Anger is multifaced, manifesting itself in many ways. In its extreme, it can be explosive .On the other end of the continuum, it can simmer under the surface undetected by those on the outside, manifesting itself in various physical and /or psychological maladies.
Anger can also be expressed spontaneously, without any knowledge of its origin. I am working with a patient who reports becoming angry without any awareness of any trigger. Upon further exploration, it was revealed that he grew up in a highly dysfunctional and toxic home environment. This has resulted in his never learning how to deal with his motions appropriately, including feeling angry.
Anger is a feeling that can also be viewed by some people in a negative light and consequently held in or even denied. I had another patient who, as a child was not allowed to express any feelings that her mother deemed as being inappropriate, As a consequence, if she was feeling angry, she feared expressing it, risking rejection at the hands of her mother. As a result, this patient, as an adult, still carries the belief that the mere acknowledgement of angry feelings, is viewed negatively.
What most people failed to realize is that anger is a feeling that is amoral, neither good nor bad, right or wrong. It’s just a feeling.. It is how one deals with this feeling that counts. That’s fine to hear, but how do you put this awareness into practice when you allow anger to control you instead of you controlling it. Here are a few suggestions.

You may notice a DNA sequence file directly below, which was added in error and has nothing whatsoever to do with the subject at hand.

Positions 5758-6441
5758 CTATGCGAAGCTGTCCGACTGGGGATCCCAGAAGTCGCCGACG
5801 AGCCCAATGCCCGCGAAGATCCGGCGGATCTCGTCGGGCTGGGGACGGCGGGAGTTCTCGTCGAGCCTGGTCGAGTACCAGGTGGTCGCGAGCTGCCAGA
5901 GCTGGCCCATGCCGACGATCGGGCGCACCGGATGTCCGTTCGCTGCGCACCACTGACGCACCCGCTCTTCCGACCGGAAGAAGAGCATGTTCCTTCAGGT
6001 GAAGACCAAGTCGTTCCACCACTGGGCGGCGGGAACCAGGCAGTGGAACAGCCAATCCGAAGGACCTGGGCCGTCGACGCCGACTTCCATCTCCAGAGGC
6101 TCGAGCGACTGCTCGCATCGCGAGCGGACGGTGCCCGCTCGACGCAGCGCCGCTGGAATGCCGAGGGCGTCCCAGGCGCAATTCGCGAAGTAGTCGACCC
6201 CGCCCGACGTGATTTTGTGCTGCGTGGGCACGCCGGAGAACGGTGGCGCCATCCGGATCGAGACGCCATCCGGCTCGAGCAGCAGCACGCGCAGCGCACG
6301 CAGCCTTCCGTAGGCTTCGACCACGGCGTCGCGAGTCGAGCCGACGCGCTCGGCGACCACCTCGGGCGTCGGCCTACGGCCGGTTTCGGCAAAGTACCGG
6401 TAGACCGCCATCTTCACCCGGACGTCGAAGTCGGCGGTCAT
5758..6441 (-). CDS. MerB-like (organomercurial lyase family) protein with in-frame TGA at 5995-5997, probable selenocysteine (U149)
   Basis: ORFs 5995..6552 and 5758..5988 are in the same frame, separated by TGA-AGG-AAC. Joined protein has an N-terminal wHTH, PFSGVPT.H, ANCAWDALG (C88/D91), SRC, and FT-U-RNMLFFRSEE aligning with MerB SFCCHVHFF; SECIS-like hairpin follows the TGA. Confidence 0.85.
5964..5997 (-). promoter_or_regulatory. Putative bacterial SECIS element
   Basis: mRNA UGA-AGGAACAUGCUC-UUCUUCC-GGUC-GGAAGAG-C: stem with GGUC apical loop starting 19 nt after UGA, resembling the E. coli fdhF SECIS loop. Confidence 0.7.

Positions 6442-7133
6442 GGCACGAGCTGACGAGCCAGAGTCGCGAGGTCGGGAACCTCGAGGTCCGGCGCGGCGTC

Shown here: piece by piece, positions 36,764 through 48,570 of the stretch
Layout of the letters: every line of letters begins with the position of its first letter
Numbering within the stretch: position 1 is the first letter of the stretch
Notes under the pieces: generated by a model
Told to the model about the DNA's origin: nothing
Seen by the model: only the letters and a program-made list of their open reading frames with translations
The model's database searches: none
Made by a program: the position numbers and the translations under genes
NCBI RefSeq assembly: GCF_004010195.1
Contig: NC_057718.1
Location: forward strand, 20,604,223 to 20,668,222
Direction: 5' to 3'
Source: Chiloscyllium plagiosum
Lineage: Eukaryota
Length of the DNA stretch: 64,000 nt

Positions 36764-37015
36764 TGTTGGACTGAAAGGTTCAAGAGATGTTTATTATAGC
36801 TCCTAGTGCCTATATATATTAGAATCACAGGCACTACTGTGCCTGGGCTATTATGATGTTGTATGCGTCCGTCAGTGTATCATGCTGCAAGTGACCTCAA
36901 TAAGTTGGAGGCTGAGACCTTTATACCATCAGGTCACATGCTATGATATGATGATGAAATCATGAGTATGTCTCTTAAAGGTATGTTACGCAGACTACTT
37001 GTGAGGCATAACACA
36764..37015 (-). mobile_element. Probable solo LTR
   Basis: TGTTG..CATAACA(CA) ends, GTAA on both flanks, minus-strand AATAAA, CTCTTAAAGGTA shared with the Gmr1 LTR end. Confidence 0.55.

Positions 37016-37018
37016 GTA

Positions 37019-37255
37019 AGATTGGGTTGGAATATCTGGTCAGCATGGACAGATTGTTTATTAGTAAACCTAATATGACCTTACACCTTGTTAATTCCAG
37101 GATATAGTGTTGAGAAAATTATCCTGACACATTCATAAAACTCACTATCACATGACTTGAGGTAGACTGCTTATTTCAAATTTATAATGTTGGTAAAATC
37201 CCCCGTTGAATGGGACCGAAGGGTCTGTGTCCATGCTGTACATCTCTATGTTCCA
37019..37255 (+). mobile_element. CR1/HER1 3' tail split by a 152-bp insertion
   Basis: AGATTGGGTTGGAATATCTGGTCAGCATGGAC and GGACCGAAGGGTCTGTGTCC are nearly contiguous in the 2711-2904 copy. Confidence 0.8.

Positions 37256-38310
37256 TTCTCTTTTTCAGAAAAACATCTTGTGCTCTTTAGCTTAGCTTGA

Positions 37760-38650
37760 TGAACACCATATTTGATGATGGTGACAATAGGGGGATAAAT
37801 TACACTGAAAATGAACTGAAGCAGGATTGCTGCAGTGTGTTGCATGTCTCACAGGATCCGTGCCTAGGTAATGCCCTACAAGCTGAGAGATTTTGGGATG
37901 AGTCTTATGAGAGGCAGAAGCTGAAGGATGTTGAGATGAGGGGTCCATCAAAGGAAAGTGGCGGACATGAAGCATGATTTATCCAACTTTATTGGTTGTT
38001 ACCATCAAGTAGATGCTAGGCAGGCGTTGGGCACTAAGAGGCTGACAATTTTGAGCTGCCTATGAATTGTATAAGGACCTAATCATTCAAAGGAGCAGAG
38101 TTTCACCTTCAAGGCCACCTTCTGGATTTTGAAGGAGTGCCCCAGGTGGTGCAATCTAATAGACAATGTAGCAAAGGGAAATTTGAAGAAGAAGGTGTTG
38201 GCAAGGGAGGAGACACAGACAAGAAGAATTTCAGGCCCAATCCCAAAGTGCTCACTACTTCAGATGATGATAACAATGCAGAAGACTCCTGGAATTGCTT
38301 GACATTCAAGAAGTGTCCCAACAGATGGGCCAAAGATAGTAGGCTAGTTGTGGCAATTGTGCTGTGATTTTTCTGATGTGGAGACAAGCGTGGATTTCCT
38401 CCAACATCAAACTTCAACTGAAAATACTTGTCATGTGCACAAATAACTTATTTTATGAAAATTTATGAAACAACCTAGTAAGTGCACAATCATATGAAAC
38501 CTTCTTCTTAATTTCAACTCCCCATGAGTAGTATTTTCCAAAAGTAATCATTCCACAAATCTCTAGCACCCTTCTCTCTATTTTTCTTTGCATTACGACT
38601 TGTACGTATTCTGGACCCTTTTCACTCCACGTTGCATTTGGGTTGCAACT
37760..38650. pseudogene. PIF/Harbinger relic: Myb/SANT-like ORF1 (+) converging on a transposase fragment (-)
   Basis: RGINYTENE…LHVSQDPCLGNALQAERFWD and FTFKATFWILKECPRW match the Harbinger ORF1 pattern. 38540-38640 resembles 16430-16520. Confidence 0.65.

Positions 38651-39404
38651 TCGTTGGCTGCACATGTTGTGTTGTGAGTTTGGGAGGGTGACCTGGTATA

- When angry, try to think about why you are truly angry. Is it about the situation at hand or something you have pushed down under the surface, not wanting to look at? Is it a cumulation of past events that have never been dealt with and have boiled over? Is it a mere defensive reaction because you are reluctant to be viewed as wrong? Taking a hard look at what’s really going on within you will go a long way in dictating how your anger will be expressed.
2. Not all deal with angry feelings the same way. Some want to deal with it right away and up front. Others would like to walk away briefly, cool down and gather their thoughts. Though different, each style needs to be respected and worked with.
3. When angry, take responsibility for how you feel as opposed to blaming the other person for causing the anger that you feel. Saying, “I feel angry.” as opposed to saying “You are the cause of my anger.” is a much better approach.
4. Recognize that you don’t always have to respond to the other person’s angry outbursts. You can not control the other person. So trying to convince the other person to your way of thinking is more often not, futile. Quiet, focused listening, responding only to appropriate questions, will give you a tremendous sense of personal control, rather than getting caught up “spiting contest” where nothing gets resolved but only gets escalated..
These a but a few suggestions. We will add more in future blogs. Send me ideas as to what works for you and I will include them in future blogs. Forward any comments, suggestions and/or thoughts to me at firstname.lastname@example.org.